Showing May 27 - June 30, 2019

Riding the Rainbow, 
Potters take Pride in their Work

Blinding color and vivid mixes are in the glaring spotlight for the “Taste the Rainbow” tribute to LGBTQ Pride Month at the Torpedo Art Center’s Scope Gallery.


Hues are huge as Ceramic Guild artists play with clay with an eye for celebratory color. Go tertiary on the townhouse, primary for the partner and full lifesaver for the Pride posse.


Ceramic artists are scheming about color as bowls can be ice blue, burgundy red, brassy or bronze. Don’t get caught red-handed without a hostess gift or get green-eyed monster over the neighbor’s art collection. See artistic vision through a prism as true colors come shining through. Dishes are original, with a dash to a splash of shades from glossy to satin, to earthy as dirt, no studio shrinking violets are we.


The grass may be greener, but the celadon in this ceramics show is very verde. Be tickled pink, blue-blooded and have a red-letter shopping experience. Purple people need not be yellow-bellied as potters put forth plum, periwinkle, lilac and lavender. Azures come in inky indigo, timeless turquoise, energetic electric and nautical navy.


Contrast food to tablescape with deep jewel tones as oranges compliment cobalt and greens go with maroon. Perky pastels highlight Spring mix and creamy confections. Dark opposes light as ebony and ivory remains classically diverse and frames any culinary offering. Pigmented pottery elevates character, adds distinction and artistry to a Pride-ful party.


See pottery’s spectacular spectrum in a chromatic collective, bright blowout, revelry of the rainbow, a tremendous tonal to-do, a multicolored, kaleidoscopic celebration.

Under the Scope

Jennifer Coffin

A career artist with a degree in art from Old Dominion University in Norfolk, VA, Jennie pursued advanced studies in ceramics at the Chrysler Museum School of Art in Norfolk.   Here she learned to make her own clay and to fire pottery using a broad range of firing techniques including reduction, adding salt to kilns during the firing process to create random patterns on the vessels, and raku.  After mastering clay body calculation, glaze formulation, and wheel throwing completing the advanced courses in pottery, Jennie was offered a job at the Chrysler School teaching introductory classes in wheel throwing, hand building, and sculpture to blind students.  And this was the beginning of Jennie's career as a potter and her love of teaching.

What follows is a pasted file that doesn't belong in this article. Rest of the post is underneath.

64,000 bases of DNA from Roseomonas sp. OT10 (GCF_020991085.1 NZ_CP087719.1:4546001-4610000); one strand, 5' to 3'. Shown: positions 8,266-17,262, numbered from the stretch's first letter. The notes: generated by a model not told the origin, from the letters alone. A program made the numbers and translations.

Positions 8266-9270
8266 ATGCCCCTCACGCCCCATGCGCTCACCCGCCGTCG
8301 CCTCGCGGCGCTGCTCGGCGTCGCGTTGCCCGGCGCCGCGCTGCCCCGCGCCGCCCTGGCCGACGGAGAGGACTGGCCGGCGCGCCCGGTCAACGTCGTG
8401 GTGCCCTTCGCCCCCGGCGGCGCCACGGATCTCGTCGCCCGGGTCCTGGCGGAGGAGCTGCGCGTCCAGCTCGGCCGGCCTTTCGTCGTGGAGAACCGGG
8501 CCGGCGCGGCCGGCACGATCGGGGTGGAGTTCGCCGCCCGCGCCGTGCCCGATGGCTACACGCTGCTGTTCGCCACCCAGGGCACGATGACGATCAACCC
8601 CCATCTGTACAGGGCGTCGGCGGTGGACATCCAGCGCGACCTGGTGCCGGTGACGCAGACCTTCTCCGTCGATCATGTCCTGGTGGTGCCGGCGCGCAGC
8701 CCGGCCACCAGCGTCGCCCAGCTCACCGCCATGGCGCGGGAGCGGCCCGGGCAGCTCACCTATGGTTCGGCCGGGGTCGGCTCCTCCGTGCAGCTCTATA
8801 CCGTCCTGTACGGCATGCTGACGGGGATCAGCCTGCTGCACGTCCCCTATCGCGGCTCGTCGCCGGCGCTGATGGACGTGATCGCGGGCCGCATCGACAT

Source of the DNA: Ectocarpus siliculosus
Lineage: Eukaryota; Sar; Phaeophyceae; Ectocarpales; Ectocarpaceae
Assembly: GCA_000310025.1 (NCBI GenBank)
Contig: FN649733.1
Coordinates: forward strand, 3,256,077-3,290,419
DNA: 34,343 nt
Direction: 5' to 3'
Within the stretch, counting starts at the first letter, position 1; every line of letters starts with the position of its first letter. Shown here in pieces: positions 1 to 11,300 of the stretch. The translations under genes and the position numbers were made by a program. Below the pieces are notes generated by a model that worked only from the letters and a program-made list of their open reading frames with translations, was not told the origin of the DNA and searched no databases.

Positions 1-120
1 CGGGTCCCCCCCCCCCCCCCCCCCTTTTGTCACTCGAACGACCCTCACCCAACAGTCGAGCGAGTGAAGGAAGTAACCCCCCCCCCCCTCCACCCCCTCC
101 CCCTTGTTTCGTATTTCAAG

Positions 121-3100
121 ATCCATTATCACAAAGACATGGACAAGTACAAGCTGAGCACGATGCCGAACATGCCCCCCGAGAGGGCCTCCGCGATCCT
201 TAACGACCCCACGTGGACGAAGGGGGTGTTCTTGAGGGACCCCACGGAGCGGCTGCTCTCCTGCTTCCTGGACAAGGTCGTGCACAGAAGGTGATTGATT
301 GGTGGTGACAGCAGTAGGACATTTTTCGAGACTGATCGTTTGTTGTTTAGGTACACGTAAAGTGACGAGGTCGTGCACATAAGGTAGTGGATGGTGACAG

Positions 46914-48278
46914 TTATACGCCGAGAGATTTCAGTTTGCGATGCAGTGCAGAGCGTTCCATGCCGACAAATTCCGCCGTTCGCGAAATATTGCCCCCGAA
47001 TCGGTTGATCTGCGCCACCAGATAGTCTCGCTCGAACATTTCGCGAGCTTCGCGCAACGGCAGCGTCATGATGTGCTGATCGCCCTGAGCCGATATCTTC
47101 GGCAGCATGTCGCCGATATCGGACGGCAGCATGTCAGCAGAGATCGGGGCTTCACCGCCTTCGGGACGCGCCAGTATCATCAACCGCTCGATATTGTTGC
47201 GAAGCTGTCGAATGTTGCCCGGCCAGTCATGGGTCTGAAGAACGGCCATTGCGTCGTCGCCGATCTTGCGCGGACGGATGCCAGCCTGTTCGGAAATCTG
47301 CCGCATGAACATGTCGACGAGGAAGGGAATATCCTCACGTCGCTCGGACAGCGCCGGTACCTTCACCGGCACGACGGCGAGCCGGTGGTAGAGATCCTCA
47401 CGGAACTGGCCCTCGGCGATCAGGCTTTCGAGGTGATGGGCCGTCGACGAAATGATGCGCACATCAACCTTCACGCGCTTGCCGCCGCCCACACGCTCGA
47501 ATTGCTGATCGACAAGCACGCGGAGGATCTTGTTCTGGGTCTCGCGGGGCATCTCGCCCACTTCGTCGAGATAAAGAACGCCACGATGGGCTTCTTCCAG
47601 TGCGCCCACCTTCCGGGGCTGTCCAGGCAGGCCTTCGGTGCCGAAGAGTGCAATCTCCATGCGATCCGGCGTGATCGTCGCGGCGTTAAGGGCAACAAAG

Jennie was born in Minnesota.  Her mother was an accomplished painter working primarily with oils.  As a child Jennie was surrounded by art and, coming from a Norwegian background, much of the art reflected a traditional form of decorative folkart originating in Norway called "rosemaling" which utilizes simple strokes in creating floral designs.  Since college, Jennie has studied Chinese, Japanese, and Korean pottery as well as Japanese Sumi paintings.  As she later experimented with brushwork on her pottery, Jennie combined the rosemaling technique with the Sumi strokes which she finds more organic.  The design on her vase reflects these influences.


Decorating her vessels is of paramount importance to Jennie.   She loves using brushes and applying slips and washes to the surface of her pots.  She mixes her own slips using a combination of ball clay and malachite to create a white slip.   The thickness of the slip is varied to achieve different effects.   The floral design on her vase is created using this slip.  Jennie also mixes her own washes.  The black/brown is a mix of iron oxide, copper, cobalt and manganese with water added to make a wash.   Her goal is not only to decorate the pot, but to make the surface textural bringing out the softness of clay.  The rectangular tray illustrates Jennie's use of her slip and black wash with a white glaze.


To achieve her brush strokes, she uses a variety of brushes some made from hairs from sheep, fox, horse, deer tail, bear, rabbit and even rat whiskers!  Each brush has its own use.   Jennie makes some of her brushes using various whisk brooms.


Jennie has shared her skills in pottery and brushwork with many students at Pine Ridge Pottery, Reston Art Center, and most recently Bowman House in Vienna, Va.  She currently lives with her family in Fairfax where she has a home studio enjoying a quiet place to plan, draw, paint and work on new forms for her vessels.  Her work ranges from dishware to lamps and small sculptural forms. (photo bird)


Jennie was juried into the Scope Gallery in 2001.   She also exhibits and sells her work throughout the Virginia, DC metropolitan area.  In September 2019 she will continue the family artist tradition with her daughter, Rebecca, a water color artist, at a solo show at Waverly Street Gallery in Bethesda, MD.  In the solo show, "Line of Sight," Jennie will focus on proximity of earth, plants, and water and their textures.


To see more of Jennie's work, visit her website and on Instagram at ‘jqcoffin’ or better yet, come to Scope Gallery at the Torpedo Factory Art Center, open daily.

Scope Gallery

Torpedo Factory Art Center

105 N. Union St.

Ground Floor, Studio 19

Alexandria, Va 22314.

Phone: 703-548-6288


10 a.m. - 6 p.m. daily

Second Thursday of Month: 10 a.m. - 9 p.m.


Check the Torpedo Factory website for early closings for private events at

Scope Gallery is a cooperative gallery shared by two of the oldest ceramic organizations in the Washington, D.C. area. The Kiln Club and the Ceramic Guild alternate months in this shared space.